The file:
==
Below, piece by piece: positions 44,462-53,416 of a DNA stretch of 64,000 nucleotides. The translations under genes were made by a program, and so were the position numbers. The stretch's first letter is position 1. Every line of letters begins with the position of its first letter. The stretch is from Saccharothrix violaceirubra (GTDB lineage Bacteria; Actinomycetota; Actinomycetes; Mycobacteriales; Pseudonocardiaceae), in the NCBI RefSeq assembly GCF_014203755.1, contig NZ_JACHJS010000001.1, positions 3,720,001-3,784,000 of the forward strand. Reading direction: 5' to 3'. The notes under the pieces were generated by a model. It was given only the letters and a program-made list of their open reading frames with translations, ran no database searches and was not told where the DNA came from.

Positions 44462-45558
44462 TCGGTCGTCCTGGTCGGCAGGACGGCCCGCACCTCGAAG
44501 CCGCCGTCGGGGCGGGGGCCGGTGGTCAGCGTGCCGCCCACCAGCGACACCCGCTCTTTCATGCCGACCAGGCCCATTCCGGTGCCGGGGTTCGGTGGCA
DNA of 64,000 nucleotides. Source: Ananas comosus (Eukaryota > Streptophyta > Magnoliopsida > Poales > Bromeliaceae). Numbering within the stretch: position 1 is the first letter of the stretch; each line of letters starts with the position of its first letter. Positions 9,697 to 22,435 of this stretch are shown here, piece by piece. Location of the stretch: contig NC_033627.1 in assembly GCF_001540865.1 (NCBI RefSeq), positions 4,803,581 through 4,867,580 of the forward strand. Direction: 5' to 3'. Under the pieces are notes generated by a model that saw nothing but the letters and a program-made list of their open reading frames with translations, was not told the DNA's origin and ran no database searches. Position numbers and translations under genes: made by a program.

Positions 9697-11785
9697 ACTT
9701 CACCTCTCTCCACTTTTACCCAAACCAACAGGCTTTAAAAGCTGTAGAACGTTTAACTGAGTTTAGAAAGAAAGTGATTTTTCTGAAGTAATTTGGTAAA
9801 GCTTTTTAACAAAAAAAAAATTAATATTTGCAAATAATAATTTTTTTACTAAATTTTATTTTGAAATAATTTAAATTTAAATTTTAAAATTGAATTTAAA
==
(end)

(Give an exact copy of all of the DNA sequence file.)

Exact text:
Below, piece by piece: positions 44,462-53,416 of a DNA stretch of 64,000 nucleotides. The translations under genes were made by a program, and so were the position numbers. The stretch's first letter is position 1. Every line of letters begins with the position of its first letter. The stretch is from Saccharothrix violaceirubra (GTDB lineage Bacteria; Actinomycetota; Actinomycetes; Mycobacteriales; Pseudonocardiaceae), in the NCBI RefSeq assembly GCF_014203755.1, contig NZ_JACHJS010000001.1, positions 3,720,001-3,784,000 of the forward strand. Reading direction: 5' to 3'. The notes under the pieces were generated by a model. It was given only the letters and a program-made list of their open reading frames with translations, ran no database searches and was not told where the DNA came from.

Positions 44462-45558
44462 TCGGTCGTCCTGGTCGGCAGGACGGCCCGCACCTCGAAG
44501 CCGCCGTCGGGGCGGGGGCCGGTGGTCAGCGTGCCGCCCACCAGCGACACCCGCTCTTTCATGCCGACCAGGCCCATTCCGGTGCCGGGGTTCGGTGGCA
DNA of 64,000 nucleotides. Source: Ananas comosus (Eukaryota > Streptophyta > Magnoliopsida > Poales > Bromeliaceae). Numbering within the stretch: position 1 is the first letter of the stretch; each line of letters starts with the position of its first letter. Positions 9,697 to 22,435 of this stretch are shown here, piece by piece. Location of the stretch: contig NC_033627.1 in assembly GCF_001540865.1 (NCBI RefSeq), positions 4,803,581 through 4,867,580 of the forward strand. Direction: 5' to 3'. Under the pieces are notes generated by a model that saw nothing but the letters and a program-made list of their open reading frames with translations, was not told the DNA's origin and ran no database searches. Position numbers and translations under genes: made by a program.

Positions 9697-11785
9697 ACTT
9701 CACCTCTCTCCACTTTTACCCAAACCAACAGGCTTTAAAAGCTGTAGAACGTTTAACTGAGTTTAGAAAGAAAGTGATTTTTCTGAAGTAATTTGGTAAA
9801 GCTTTTTAACAAAAAAAAAATTAATATTTGCAAATAATAATTTTTTTACTAAATTTTATTTTGAAATAATTTAAATTTAAATTTTAAAATTGAATTTAAA